That may be so for a 4 door sedan, but the BRAT is rather special. Besides that, find another one that hasn’t had the ever loving crap beaten out of it. Even if you do, how much do you think it would cost to restore it to as good a condition as this one is in? A lot more than $10k! I want to say the price is a bit strong, but I don’t think it is all that unreasonable for such a unique vehicle. If I was going to play price cop, I would mark it down to $7,000. However, I do think that at the right auction it could go for more than the asking price too. It’s not a blue chip collectable, but it is still a unique vehicle for less than the price of the cheapest new car you can buy today.
Blu book is from 1800 low to 25 high but with the low milage and a permottional model, it’s worth that to some one.qmrou dy@ MSN.com
I’ve always kind of liked these, but they’ve always been pretty worn out. This one makes me like them. Not at that price though, i wanna see this Cyclops light.
We added a link to the cyclops light in the first paragraph. Enjoy 🙂
$2k? where else you gonna find a car like this? the value is whatever the market will bear.
Yeah, I think $2000 is undercutting this one. $2000 can buy you a decent used vehicle these days, but this one is rare, clean and has some nice accessories. While I do agree that $10,000 is too much, I could easily see this car sell for $5000-$6500, and deserve it. My only problem with it would be the shit-brown color. 🙂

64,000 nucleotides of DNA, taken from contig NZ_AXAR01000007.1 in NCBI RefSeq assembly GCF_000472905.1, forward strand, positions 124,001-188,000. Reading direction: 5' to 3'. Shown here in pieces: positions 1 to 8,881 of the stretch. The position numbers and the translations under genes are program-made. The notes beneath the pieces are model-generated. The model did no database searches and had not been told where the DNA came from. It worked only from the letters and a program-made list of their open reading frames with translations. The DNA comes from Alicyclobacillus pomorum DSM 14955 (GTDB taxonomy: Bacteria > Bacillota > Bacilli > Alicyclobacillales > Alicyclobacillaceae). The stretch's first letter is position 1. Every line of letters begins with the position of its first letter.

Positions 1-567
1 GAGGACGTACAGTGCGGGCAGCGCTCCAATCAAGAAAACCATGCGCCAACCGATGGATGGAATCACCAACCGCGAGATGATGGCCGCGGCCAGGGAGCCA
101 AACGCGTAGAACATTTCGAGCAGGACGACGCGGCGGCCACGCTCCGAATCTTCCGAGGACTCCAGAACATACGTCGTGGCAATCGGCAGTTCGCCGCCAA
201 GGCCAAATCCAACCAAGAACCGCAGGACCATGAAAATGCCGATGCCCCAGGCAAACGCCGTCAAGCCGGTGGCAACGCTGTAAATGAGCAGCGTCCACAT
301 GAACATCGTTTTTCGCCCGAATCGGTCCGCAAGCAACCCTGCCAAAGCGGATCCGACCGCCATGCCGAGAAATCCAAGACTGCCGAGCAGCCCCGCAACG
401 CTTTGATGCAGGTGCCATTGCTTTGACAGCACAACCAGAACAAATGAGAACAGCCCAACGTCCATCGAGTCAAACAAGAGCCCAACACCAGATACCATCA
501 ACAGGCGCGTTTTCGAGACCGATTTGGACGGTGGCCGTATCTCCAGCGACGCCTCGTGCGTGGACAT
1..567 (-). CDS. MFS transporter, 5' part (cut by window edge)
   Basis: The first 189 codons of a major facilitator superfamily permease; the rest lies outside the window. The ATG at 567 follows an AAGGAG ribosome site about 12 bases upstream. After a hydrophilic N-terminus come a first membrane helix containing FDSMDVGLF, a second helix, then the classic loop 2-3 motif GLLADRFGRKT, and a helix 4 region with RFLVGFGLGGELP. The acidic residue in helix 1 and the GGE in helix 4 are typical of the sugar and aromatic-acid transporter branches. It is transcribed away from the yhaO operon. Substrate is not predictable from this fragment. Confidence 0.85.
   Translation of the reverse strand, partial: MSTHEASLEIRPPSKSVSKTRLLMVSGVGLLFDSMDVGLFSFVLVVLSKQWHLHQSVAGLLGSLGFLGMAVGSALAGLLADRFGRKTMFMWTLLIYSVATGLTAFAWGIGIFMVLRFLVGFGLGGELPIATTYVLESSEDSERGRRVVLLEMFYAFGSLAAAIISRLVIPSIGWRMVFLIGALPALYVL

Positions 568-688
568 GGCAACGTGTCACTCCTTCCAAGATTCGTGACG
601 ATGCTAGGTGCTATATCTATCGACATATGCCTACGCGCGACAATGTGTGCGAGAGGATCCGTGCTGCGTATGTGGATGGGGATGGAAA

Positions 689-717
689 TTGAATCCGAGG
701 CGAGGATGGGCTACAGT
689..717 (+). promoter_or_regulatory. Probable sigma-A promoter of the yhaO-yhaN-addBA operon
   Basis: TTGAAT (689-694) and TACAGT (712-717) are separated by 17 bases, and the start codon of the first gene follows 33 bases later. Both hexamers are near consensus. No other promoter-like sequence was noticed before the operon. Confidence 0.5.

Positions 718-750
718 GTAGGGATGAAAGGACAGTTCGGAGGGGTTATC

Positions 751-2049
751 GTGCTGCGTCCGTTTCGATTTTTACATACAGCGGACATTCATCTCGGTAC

Aw, no way, man! That brown is SO representative of the period, like that beige Accord Bring A Trailer had some time ago, or all those Forest-Green Celicas, or the pea-green GM used in the ’70s (thinkin’ of Dad’s ’75 LeSabre – you know the shade).
. . . and you GOTTA be tired of red. Red E-V-E-R-Y damn thing…
A good going-over with some Nu-Finish (careful ’round the graphics!), and you’re ready to cruise!
I’d do it. Maybe not 10, but probably 8+.
It’s in Butler County, PA, I’m surprised to see ANY old Subie in PA anymore, with our road salt.
Since they’re selling it as an antique, it’s in its own area for value. Nobody’s going to pay that and beat it into the ground – hopefully.
As I recall, Antique-titled vehicles are limited to something like 5,000 miles/yr, can only be driven during daylight hours, unless returning from a show/parade/event, and there are probably other restrictions, as well.
I really hadn’t thought about it, but looking at the grille: Is Nissan copying 30+ year-old Subaru design on that chrome emblem-surround, or was Subaru SO advanced they copied Nissan NOW, and travelled back in time to apply it to their design?
All that great history but no mention of the chicken tax? The real reason for the jumpseats was so they could call it a passenger car instead of a light truck and beat the import tariffs on light trucks.
This is true, I should of included that. I will add that into it.
A gen 2 (low milage original) sold for $14K just a few years ago. There was a “redone” BRAT on eBay that went for $8K. This is easily worth $10K for the person who wants to relive their youth.
Not to mention they handle very well. Cruise speeds at 60-70 m.p.h. AND get 35+ m.p.g.!!